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  • The way the MPC have responded over the last few years, Even though IR need to rise it would not surprise me for them to drop IR 0.25% – One member voted that way this month I believe. The stock market seems to be enjoying the ride, and again I reckon over the next six months it will bounce a lot. Maybe they will need Peter Snow, with his swingometer to explain the huge movements….

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  • dohousescrashinthewoods – you’re missing the point on US vs UK. There is no magic thread connecting the NYSE/Nasdaq to the FTSE nor, as others have claimed, is there any correlation between Fed interest rates changes and ours. There are many similarities between the two economies of course – we, like them have an overpriced housing market as the result of cheap, easy credit resulting from the Yen carry trade and are due for a correction. We too have a fiat currency and a government that prints too much money. But to blindly transpose every single little item of US news onto our market is just patently stupid.

    Jim – you are witnessing the rather perverse logic used by some on this news blog that goes something like this;

    “I want to buy a house but won’t because I believe in HPC. There is no HPC because there is too much cheap and easy credit so the BoE needs to trigger a crash by raising interest rates. Even if they do raise interest rates, folk are still not stretched enough so we really need a recession with enough layoffs to trigger an HPC.”

    Any bad news is therefore treated as good news. I still wonder at how some have managed to secure themselves a recession proof form of income in order to back up this thinking.

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  • Monty, despite the fact that I am one of the people you are referring to, I have to admit you’re right – we do cheer recessionary talk becuase it should help House Prices to Crash, but of course it may cause our jobs to go too. However, not everyone losses their job in a recession, so I guess we’re all hoping we’ll be the lucky ones. Would we be any worse off anyway? – if unemployed I could claim Housing Benefit; whilst I wouldn’t have a house of my own, I haven’t got one now anyway, so the situation in that regard is no worse. And if I do keep my job, my chances of getting a house are that much improved by a recession. So, you see, the reasoning is maybe not that daft after all, even if it is a little unchariatable to the people of this country as a whole (because the poorest will probably suffer most, as usual, in a recession). Additionally, further in our defense, I don’t think that our hoping for a recession is going to make it happen, I think it’s going to happen anyway, so why not try to look for silver linings to that cloud, I ask you?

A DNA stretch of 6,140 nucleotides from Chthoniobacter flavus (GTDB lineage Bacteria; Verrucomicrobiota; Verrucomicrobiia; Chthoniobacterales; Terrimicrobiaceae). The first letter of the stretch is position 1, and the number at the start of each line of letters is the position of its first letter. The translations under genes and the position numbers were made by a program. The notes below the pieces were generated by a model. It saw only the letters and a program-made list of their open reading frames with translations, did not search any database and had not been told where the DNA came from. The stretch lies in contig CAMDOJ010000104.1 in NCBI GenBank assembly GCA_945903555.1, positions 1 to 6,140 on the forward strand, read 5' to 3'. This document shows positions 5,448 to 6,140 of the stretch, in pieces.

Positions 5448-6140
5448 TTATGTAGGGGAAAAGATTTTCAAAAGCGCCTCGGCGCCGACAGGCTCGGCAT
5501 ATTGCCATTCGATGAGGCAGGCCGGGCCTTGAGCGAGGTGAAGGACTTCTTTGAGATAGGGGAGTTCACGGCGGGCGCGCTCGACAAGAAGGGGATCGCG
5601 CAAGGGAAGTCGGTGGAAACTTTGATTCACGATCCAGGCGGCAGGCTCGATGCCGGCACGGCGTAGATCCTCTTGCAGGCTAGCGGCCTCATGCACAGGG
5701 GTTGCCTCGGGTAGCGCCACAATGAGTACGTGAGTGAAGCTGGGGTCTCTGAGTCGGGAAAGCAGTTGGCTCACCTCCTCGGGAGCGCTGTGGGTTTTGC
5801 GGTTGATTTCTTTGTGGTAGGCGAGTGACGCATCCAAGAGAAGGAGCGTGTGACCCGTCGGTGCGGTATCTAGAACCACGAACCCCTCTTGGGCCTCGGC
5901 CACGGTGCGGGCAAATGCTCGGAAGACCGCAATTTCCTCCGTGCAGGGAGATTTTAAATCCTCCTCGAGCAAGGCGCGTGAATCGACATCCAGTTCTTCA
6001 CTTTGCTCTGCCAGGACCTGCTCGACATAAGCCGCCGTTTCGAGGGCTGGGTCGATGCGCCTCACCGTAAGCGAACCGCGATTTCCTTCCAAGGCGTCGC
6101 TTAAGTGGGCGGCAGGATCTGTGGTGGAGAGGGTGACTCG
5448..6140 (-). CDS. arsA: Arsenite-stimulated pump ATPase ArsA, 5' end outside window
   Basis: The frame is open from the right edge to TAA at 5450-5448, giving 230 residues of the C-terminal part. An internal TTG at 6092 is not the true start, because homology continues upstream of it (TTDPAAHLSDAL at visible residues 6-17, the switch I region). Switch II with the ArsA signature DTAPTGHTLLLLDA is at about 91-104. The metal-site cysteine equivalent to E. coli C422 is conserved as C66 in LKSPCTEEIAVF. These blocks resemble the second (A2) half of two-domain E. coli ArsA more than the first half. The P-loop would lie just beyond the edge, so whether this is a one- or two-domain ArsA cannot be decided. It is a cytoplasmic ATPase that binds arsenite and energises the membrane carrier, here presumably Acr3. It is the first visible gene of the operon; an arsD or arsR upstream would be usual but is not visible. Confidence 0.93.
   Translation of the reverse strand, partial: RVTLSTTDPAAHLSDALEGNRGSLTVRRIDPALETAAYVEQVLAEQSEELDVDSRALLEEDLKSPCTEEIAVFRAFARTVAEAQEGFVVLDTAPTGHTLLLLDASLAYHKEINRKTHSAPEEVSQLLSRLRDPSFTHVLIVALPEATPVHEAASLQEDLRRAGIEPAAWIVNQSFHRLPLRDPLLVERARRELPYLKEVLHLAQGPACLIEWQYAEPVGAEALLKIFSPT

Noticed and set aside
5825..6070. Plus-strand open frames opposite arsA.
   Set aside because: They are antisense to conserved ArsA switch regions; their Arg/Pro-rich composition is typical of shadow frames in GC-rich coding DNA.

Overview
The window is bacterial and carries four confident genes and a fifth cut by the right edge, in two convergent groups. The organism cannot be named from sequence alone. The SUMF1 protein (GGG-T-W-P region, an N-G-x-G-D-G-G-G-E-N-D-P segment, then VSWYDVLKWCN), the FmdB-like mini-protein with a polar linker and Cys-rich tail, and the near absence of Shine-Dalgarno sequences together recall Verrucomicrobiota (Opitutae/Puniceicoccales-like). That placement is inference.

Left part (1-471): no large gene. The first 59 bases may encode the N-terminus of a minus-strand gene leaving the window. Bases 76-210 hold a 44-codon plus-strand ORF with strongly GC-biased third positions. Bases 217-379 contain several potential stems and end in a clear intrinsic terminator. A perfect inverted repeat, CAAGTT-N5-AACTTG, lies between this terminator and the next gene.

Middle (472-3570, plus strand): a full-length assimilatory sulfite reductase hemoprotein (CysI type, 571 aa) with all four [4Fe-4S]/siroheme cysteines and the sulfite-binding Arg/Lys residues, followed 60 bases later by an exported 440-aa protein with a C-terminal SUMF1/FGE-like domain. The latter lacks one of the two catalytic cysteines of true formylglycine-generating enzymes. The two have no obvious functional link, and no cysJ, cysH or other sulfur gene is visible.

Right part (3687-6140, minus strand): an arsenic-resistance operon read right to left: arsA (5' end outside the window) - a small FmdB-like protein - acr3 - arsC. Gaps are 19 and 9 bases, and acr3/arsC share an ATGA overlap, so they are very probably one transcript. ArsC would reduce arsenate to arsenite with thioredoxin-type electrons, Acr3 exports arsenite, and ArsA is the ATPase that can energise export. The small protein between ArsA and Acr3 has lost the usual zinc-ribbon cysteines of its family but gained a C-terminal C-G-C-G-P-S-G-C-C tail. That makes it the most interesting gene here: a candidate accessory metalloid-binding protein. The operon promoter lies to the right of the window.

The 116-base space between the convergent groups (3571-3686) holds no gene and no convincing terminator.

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  • the latest round of excessive HPI started to occur mid 2006 when IR were 4.5%. One question, why haven”t prices been rising at 10-20% per year since 2002 when IR were about 3.5% ? Excluding the high end London market, it is nothing to do with supply and demand, it is simply because in the last 2 years there have been record bonuses for City workers coupled with a changing landscape with respect to credit availability. The bun fight for properties is due to irrational exuberance, a feeling that easy money is here to stay, jobs are secure and the good times and salries/bonuses will never end. Where i live in Sussex, HPI is running at 20% per year and there are no East Europeans around here queuing up to buy houses! Houses are being spun around within 3 months at 10-20% higher prices. People believe it is a financial dead cert. Until, sentiment changes and I still believe this will be driven by the banks i.e. reduced profits and bonuses, nothing is going to stop HPI. Higher IR may hurt the FTB’s but lets face it, 0.25% increases equate to ~25 quid a month on a average mortgage. No-one will lose their home for 25 quid a month. When sentiment changes, the high end of the housing market will wobble because the same people who invested in property with high bonuses will want to liquidate their money ASAP. This sentiment will trickle down the food chain and prices will stabilise, if other market/economic factors also kick in, prices may correct severely but I am afraid that waiting for IR alone to kill the market will be a futile process. ps: I look forward to a crash- I have a substantial (6 figure deposit having sold last year prior to relocating) but still cannot afford anything decent in Horsham, West Sussex (3 bed house is 300-350%). Good luck to all.